The new law on data protection matters at the European level has been discussed at length over the last few years. It will finally come into force as a Regulation on May 25, 2018. These new provisions will unify personal data protection measures in the EU, and therefore certain changes to data protection standards will be introduced in Poland too. Since the lawfulness of data processing is a key aspect, a closer look at the impact of the Regulation on the commonly used basis for data processing in Poland – consent by the data subject to the processing of his or her personal data – is useful.
Under the Regulation, such consent will have to meet certain criteria. Consent must be specific, informed, unambiguous, and granted voluntarily prior to data collection. Similar conditions for data processing have already been imposed indirectly in Poland, based on case law and the relevant literature. Now, clear guidelines will be issued on the requirements for consent. Specifically, according to the Regulation, consent to data processing will not be deemed to have been granted voluntarily in the case of a clear imbalance between the data subject and a data controller. This is the case in particular when the controller is a public authority, or when the controller makes a service conditional upon consent even though consent is not necessary for the purpose of that particular service. According to the Regulation, consent must be an unambiguous affirmative act; hence a lack of response by the data subject or pre-ticked boxes will not be sufficient to allow lawful data processing.
As a rule, neither the current Polish provisions nor the Regulation require any specific form of approval for data processing (with the exception of sensitive data). Hence the data subject may signal agreement by ticking a special box on a website or by choosing certain settings for information society services. In any case, the data subject should actively confirm acceptance of the processing of his or her personal data. Importantly, the data controller must be able to prove that consent has indeed been granted.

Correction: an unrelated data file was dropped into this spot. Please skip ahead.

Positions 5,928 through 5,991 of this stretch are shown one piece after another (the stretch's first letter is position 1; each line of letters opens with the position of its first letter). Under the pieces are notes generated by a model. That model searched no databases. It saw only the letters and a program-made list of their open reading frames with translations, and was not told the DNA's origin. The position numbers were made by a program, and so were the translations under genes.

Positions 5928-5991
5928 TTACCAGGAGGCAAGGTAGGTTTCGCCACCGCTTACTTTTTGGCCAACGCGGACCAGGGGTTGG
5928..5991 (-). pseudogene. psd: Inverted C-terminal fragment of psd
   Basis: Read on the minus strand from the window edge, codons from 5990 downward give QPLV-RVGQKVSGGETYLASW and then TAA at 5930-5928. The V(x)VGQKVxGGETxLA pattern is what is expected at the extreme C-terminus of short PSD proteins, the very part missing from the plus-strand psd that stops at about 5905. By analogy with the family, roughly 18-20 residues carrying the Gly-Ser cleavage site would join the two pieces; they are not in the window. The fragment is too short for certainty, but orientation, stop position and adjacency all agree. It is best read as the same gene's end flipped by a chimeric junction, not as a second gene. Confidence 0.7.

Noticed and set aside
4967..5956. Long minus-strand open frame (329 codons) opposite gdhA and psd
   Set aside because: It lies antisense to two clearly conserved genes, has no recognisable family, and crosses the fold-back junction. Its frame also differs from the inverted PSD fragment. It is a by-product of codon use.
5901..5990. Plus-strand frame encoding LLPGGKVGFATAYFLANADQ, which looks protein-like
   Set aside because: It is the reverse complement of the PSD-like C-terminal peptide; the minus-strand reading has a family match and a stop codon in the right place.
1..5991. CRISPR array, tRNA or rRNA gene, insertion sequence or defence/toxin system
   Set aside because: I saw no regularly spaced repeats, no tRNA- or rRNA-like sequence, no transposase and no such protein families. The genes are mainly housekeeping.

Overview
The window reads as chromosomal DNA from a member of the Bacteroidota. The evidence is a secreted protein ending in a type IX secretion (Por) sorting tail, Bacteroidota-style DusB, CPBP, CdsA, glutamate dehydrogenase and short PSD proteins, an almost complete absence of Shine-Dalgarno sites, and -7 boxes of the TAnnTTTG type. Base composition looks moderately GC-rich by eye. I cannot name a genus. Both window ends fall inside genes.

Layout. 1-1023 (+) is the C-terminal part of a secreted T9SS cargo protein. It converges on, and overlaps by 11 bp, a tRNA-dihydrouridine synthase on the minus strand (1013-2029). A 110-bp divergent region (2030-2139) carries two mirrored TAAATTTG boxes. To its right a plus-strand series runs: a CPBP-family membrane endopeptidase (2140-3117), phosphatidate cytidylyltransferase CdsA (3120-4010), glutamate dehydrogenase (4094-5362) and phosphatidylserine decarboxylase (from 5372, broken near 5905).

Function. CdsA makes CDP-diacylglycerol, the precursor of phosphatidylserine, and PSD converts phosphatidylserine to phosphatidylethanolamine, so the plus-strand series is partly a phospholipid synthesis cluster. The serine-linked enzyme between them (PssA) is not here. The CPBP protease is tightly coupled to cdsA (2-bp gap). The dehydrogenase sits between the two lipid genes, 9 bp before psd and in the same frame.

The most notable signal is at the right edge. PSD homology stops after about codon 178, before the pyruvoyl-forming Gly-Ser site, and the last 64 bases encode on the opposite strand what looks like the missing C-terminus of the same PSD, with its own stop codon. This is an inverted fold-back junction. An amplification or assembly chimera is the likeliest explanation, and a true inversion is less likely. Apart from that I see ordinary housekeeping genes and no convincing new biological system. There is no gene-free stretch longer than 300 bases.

According to the Regulation, special attention must be paid to the scope of consent. Polish companies must be aware that consent covering multiple data processing operations exposes them to the risk of illegal data processing. The Polish authorities are consequently questioning consent that is granted when different data processing purposes are combined in one statement (such as the performance of an agreement and online marketing). Once the Regulation enters into force, the different instances of consent will have to be separated so that each is specifically tailored to a particular data processing operation.
A substantial change for Poland will be the introduction of special protection for children by limiting their ability to consent to data processing. Until now this issue has not been subject to legal regulation. Polish law only requires parental authorization for the processing of sensitive data. For other kinds of personal data, there is no clear opinion in the literature as to when it is required. As a consequence of information society services, the Regulation introduces an obligation for data controllers to obtain parental consent to the processing of the data of children under 16. The minimum age may be lowered by Member States to 13 years. It is not yet clear what minimum age Poland will set for this particular consent.
The Regulation specifies an administrative fine of EUR 20 million for infringement of its provisions, including those on consent to data processing. For a company, this fine may be increased up to 4% of its total worldwide annual turnover in the preceding financial year. Polish law has not previously stipulated fines of this kind; only criminal liability has been specified. In practice it has rarely been applied, and therefore the new type of liability will be a good incentive for Polish companies to carefully and fully verify data processing measures
By Arkadiusz Ruminski, Associated Partner, Katarzyna Ziolkowska, Senior Associate, Noerr
This article was originally published in Issue 3.6 of the CEE Legal Matters Magazine. If you would like to receive a hard copy of the magazine, you can subscribe here.